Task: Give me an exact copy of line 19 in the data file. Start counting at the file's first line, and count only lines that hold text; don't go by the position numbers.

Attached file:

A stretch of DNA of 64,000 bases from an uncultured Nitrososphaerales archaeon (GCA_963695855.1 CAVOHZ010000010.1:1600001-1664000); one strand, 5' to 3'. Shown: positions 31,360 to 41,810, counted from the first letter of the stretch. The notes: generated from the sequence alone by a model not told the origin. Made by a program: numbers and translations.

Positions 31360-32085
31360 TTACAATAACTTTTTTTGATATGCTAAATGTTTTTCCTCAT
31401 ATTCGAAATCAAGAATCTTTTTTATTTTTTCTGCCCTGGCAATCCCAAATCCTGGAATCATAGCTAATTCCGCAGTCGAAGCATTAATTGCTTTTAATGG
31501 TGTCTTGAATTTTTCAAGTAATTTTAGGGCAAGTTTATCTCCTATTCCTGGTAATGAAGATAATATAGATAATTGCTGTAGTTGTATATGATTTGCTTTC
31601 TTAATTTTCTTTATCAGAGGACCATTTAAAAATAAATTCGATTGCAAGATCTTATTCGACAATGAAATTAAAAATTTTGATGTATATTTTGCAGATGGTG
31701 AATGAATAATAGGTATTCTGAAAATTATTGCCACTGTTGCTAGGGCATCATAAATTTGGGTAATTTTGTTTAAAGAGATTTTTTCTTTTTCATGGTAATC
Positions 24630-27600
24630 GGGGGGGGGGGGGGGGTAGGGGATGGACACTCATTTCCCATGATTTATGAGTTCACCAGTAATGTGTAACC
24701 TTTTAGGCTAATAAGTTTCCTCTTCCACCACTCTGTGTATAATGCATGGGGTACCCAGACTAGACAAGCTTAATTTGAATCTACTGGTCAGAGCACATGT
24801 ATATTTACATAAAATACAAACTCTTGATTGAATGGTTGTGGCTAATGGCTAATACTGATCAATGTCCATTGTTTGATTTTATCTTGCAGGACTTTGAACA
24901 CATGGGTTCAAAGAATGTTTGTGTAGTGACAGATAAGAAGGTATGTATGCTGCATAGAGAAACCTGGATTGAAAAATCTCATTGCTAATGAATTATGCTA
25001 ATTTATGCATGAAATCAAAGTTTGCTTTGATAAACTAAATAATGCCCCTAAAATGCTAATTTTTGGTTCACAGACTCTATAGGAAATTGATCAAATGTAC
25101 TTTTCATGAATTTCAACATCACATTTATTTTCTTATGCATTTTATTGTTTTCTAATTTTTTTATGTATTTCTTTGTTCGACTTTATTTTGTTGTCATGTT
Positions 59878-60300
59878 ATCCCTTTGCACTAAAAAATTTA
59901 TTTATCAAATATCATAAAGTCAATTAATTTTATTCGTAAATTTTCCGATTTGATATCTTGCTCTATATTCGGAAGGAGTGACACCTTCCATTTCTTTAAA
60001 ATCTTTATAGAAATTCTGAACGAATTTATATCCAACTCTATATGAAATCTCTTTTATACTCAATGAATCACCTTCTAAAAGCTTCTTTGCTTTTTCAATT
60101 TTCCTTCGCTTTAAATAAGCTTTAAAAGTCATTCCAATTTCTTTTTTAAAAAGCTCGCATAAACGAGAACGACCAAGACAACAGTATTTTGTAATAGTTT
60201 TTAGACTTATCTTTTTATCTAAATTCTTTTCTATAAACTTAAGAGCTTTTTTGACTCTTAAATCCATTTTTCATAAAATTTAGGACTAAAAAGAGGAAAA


60101 TTCCTTCGCTTTAAATAAGCTTTAAAAGTCATTCCAATTTCTTTTTTAAAAAGCTCGCATAAACGAGAACGACCAAGACAACAGTATTTTGTAATAGTTT